- Donate & Support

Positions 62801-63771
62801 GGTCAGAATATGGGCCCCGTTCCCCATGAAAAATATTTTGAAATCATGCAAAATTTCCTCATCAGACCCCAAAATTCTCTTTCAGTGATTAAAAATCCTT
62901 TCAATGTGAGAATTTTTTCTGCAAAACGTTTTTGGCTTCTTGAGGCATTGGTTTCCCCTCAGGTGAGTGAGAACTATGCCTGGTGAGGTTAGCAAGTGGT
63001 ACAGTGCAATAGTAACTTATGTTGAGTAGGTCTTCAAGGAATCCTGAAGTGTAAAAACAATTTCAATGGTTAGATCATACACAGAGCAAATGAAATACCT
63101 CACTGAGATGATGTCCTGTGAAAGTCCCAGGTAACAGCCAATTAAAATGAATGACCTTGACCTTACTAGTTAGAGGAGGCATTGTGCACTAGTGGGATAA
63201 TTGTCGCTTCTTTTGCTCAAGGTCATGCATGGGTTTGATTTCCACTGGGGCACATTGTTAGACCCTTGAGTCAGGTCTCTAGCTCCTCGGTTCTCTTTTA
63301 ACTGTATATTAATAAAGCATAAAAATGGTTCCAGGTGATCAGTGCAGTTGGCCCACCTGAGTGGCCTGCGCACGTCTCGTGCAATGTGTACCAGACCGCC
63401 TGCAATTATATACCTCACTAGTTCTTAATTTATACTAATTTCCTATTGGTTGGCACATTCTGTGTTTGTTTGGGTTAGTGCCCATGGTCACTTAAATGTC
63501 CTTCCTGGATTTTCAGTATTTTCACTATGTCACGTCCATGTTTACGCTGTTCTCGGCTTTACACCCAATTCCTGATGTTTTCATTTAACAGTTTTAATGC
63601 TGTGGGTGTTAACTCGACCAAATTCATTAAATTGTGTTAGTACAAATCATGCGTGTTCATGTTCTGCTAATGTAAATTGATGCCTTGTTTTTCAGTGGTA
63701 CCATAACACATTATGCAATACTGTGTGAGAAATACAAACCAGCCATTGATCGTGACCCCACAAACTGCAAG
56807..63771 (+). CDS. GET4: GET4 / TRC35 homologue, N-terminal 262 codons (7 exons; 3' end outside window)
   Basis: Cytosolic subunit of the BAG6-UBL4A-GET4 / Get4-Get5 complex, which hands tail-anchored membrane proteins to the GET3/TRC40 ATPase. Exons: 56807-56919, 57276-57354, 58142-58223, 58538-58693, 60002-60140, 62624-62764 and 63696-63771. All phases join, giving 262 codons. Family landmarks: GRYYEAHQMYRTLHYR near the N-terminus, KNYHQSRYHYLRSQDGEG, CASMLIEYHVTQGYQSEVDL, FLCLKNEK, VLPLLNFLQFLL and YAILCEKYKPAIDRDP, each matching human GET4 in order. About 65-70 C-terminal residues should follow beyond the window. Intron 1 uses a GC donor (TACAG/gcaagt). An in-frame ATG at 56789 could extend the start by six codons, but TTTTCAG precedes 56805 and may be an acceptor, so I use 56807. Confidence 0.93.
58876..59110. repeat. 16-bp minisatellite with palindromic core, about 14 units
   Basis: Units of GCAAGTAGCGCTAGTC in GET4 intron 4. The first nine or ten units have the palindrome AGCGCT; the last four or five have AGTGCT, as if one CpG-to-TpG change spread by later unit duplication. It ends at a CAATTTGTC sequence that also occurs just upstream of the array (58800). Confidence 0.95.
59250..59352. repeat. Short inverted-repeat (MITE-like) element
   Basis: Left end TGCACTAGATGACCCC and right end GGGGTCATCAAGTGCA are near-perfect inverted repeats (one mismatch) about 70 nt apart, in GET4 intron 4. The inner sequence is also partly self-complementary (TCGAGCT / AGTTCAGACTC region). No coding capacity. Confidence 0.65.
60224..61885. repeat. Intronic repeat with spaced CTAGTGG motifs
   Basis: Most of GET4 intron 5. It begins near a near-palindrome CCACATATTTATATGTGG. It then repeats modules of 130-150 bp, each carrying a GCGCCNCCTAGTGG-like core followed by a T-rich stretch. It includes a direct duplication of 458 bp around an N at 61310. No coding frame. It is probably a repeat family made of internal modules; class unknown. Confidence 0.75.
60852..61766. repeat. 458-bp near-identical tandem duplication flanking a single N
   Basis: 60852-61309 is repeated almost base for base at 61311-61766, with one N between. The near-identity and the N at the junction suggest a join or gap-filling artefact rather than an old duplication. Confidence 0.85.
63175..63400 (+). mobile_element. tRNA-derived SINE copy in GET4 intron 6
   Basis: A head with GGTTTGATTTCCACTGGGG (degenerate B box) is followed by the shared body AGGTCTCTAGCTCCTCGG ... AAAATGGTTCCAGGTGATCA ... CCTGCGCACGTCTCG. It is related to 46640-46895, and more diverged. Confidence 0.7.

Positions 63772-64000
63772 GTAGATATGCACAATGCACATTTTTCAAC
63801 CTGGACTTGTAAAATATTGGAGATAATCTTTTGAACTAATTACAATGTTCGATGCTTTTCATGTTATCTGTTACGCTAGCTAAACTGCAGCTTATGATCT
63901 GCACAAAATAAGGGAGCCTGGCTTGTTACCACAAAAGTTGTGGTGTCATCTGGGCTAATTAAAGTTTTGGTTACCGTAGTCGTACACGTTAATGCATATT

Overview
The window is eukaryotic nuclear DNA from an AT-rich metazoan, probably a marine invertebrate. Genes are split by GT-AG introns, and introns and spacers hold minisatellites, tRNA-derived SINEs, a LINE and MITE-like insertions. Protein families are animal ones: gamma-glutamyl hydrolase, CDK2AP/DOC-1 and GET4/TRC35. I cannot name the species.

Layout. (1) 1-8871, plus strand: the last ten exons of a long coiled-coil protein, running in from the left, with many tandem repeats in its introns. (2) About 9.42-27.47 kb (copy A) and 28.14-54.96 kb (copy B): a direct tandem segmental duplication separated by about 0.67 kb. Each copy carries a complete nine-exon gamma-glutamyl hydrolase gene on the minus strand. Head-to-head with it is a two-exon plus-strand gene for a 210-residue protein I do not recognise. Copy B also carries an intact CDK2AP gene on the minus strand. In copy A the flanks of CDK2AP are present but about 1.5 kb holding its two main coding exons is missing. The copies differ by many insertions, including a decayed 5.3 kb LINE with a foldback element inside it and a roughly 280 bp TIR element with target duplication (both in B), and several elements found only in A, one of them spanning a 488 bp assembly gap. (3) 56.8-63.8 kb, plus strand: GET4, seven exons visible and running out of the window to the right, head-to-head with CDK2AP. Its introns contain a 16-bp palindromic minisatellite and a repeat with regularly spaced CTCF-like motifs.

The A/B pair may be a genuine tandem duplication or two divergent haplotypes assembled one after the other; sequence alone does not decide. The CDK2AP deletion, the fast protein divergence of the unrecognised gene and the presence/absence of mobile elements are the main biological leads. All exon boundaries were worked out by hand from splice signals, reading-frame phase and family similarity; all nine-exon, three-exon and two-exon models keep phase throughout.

When we think back to the two months in Syria, we have pictures of kids, a lot of skateboarding, screaming, Arabic food, rooftop mornings and of course Qudsaya and Damascus on our minds. We spent most of the time at the skate park with the kids…almost from dusk until dawn. Working at the skate park was wonderful and challenging at the same time. Many kids grew up there during the war, which can still be clearly seen and felt everywhere. Qudsaya was a stronghold of IS and especially the kids witnessed a lot. Disagreements or arguments in the skate park therefore sometimes quickly lead into violence. In addition to skateboarding, we had to show physical presence sometimes, resolve several conflicts and repeatedly establish new rules. In these two months we clearly felt the potential of this skate park and the extent to which skateboarding as a "sports" activity allows the kids to mature in their behavior and personality. Through skateboarding, the kids are strengthened, can act in a self-determined manner, learn to be considerate of others in a community, respect boundaries, try things out, fall and get back up again and treat each other with respect. We also learned that patience and relationship building, as well as sensitivity for the children and their realities, are very important and only in this way a good approach to them can be found. The time in Syria flew by. We had planned so much and we were able to realize a lot, but so much more would have been possible. While Lari skated with the advanced skateboarders, Jana was more responsible for the beginners. With Wasim and Helen (Syrian volunteers) she painted the skate park with new artworks. Together we organized our Halloween event, as well as our two-day music video shoot. This was definitely one of our highlights, because it was unbelievable how motivated the kids were, how many participated and how cool the result was. And just when our Arabic had made some progress (the kids had already gotten used to "our language"), we had internalized all the processes and made friends, we had to leave Qudsaya already. This whole time was so intense, challenging and special, that looking back, we were grateful to have been there as a couple. Lari had already been in charge of the skate park for two months two years ago. This time we had even more opportunities to implement things, plan, create events and be there even more for the kids, because there were two of us and we worked together with five other Syrian volunteers. The skate park is a place where the kids spend most of their time. Here they skate, let out their frustrations, make friends play and chill. It’s a kind of home for the kids. Religion, gender, skin color or social background have no effect here - which makes this skate park very special, especially in such a conservative Muslim area. The skate park in Qudsaya has become a very special place for us. It became our home within the two months.